When it comes to the synchronization of video and audio in post-production, the clapperboard is the most important tool. It is a device used to designate and mark particular scenes and takes recorded during video production. While you can purchase a clapperboard for roughly $10 US or more online, why not try to make one for yourself (and with the materials you get, a few more in case it’s lost)?
For one thing, it’s actually cheaper to make your own clapperboard than purchase one. In addition, you can customize it to say anything you want to say. Obviously, you won’t be able to customize a clapperboard if you actually bought it. And most importantly, a DIY clapperboard will be of a much higher quality than the one you can purchase. It will be wooden (as opposed to plastic), thick, very durable and very sturdy.
To make your clapperboard, you’ll need the following:
- A square wooden dowel rod (make sure to get the largest one you can find)
- A piece of plywood
- Some bolts with nuts on the end
- Wood glue (find the most durable)
- 2 small, rectangular metal plates (make sure they have holes in them)
- A dry erase board
1. Create the clapper. Head over to your favourite hardware store, and purchase a dowel rod. Now the standard size for clappers is 11 inches long. If you bought a long-enough dowel rod, cut it into two 11-inch pieces.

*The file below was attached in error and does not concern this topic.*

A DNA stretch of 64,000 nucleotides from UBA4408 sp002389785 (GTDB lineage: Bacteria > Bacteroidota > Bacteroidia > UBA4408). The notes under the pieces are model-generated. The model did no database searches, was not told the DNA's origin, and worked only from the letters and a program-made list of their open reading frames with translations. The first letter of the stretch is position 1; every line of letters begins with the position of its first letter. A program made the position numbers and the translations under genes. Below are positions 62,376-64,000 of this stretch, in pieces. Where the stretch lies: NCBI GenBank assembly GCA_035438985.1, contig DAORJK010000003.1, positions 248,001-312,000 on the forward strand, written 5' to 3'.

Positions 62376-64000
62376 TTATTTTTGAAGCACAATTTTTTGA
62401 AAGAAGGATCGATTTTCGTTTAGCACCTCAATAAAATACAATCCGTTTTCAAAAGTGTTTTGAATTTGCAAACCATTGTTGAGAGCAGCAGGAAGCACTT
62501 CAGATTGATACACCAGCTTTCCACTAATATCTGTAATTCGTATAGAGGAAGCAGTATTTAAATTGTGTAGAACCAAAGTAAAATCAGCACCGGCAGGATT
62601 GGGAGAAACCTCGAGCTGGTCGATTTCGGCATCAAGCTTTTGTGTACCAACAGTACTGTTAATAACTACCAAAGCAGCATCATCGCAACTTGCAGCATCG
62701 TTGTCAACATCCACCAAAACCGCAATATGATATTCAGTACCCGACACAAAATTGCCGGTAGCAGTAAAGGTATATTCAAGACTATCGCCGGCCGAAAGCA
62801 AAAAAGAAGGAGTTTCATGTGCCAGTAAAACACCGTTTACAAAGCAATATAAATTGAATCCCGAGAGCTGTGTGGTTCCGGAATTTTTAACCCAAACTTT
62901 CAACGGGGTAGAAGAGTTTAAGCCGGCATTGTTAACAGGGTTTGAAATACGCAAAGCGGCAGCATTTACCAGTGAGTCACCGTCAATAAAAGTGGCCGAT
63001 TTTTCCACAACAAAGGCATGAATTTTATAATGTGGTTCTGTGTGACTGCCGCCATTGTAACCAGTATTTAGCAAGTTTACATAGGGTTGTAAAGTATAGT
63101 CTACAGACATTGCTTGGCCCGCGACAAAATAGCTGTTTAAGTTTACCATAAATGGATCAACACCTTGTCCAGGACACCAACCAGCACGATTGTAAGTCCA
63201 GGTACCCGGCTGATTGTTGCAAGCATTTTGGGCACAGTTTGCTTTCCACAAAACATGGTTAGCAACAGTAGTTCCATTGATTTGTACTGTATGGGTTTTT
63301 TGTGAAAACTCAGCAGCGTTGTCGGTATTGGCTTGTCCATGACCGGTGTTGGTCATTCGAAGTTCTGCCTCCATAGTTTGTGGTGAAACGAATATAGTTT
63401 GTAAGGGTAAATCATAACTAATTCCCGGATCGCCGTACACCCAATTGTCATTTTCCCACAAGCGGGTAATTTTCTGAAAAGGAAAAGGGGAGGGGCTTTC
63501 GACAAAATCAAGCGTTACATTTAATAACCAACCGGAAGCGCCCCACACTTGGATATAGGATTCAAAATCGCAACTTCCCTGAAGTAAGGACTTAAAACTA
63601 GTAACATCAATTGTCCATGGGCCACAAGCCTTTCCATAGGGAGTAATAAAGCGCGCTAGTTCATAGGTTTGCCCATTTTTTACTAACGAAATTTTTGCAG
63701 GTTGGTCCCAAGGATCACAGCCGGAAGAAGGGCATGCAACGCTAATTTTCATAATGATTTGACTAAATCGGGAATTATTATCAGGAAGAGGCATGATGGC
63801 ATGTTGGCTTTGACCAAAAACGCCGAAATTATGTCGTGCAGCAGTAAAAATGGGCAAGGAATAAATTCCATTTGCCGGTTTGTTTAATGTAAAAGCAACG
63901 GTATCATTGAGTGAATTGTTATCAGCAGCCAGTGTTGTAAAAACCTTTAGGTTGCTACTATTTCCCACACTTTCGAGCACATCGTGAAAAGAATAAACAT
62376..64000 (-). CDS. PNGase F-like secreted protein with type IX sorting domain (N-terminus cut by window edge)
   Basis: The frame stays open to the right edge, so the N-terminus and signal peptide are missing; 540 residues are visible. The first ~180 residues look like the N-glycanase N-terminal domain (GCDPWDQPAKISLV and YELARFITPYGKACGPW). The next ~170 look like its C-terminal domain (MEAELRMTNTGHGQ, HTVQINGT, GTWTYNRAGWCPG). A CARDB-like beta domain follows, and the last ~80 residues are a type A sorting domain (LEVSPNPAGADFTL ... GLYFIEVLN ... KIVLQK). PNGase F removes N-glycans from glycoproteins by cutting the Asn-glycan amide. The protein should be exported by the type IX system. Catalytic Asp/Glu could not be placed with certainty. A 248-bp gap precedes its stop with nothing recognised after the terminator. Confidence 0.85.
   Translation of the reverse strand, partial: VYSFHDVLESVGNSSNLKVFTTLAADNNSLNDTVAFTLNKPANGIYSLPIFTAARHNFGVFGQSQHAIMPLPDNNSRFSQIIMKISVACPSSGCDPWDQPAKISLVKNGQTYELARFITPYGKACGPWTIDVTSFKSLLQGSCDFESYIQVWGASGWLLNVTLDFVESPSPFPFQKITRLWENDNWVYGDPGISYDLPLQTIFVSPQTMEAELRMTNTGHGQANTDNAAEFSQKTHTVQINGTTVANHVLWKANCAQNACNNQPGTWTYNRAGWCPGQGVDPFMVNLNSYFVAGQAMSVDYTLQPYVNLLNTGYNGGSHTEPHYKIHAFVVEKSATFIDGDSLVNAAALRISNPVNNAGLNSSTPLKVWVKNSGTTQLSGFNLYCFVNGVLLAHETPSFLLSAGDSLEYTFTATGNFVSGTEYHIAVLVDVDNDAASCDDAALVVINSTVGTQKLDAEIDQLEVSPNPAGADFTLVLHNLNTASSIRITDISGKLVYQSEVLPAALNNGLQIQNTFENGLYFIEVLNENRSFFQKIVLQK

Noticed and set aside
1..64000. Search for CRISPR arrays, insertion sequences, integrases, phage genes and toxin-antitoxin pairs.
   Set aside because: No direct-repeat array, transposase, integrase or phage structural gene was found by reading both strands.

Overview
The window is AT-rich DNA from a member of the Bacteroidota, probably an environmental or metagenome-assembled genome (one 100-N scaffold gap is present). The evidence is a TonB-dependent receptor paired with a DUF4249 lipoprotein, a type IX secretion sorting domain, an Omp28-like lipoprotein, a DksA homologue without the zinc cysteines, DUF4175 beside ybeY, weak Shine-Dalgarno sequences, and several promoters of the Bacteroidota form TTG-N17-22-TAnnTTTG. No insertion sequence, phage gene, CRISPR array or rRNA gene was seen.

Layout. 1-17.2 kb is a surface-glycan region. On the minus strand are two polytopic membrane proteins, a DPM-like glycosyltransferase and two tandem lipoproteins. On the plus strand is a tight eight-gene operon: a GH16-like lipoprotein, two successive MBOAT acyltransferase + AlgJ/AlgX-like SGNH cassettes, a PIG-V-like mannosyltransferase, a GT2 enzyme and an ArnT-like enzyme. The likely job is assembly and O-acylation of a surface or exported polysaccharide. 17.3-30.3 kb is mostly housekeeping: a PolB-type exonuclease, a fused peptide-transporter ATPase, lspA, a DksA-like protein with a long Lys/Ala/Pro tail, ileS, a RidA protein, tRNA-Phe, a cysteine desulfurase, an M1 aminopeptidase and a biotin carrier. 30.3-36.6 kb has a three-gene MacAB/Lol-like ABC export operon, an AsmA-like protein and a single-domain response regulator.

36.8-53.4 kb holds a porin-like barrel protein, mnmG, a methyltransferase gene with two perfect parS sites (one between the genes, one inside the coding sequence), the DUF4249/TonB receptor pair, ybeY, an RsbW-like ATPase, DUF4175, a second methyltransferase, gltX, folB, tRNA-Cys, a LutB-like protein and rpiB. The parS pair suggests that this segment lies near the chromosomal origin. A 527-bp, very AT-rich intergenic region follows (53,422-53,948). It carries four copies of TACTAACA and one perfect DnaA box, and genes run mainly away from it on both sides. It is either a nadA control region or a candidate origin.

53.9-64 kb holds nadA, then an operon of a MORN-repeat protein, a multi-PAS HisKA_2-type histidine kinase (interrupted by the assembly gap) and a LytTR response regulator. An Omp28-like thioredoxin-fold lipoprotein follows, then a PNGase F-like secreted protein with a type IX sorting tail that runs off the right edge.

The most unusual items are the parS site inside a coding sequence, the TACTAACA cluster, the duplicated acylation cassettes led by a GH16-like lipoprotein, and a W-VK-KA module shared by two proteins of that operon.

Use a sandpaper to smoothen out the areas of the pieces of wood where you know you’ll be touching when you’re using your clapperboard.
2. Since the two pieces of the clapper will be moving up and down and rotating, they actually won’t work the way they are together. The top piece actually has to have a small cut in it, so it can rotate properly. On a normal plastic clapperboard, the top piece is rounded on the edge, which makes it able to move up and down.
With regards to your clapperboard, the edge doesn’t need to be rounded. What you can do is make a triangular cut or slightly rounded cut from the top of the wooden stick. If that’s not enough, cut a bit more from the edge of the wooden stick until it moves up and down more naturally.
3. Now we want our clapperboard to look as professional as possible, so the clapper needs to be painted. First, paint the two wooden sticks completely white. When the paint is dry, begin to draw lines all the way down each stick at a 45-degree angle.
4. Unless you’re a skilled painter, you can paint the black bars on the wooden sticks yourself. But if you’d much rather be safe than sorry, we recommend sticking pieces of painter’s tape over the areas where you want to stay white. Paint each stick completely in black, and remove the Painter’s Tape after the paint has completely dried.
Sometimes the black paint may bleed through the white sections of the wooden sticks. Simply use a small paintbrush and touch up the white sections a bit to make them look more presentable.
5. Get the two rectangular metal plates and three bolts with nuts at the end. With the two clapsticks, we’ll need one hole at the very top and two holes at the very bottom. The metal plates are meant to be stuck to the sides of the clapsticks, but due to their length, they’ll have to be cut first. The plates are quite thin enough to be cut with either a saw or pliers.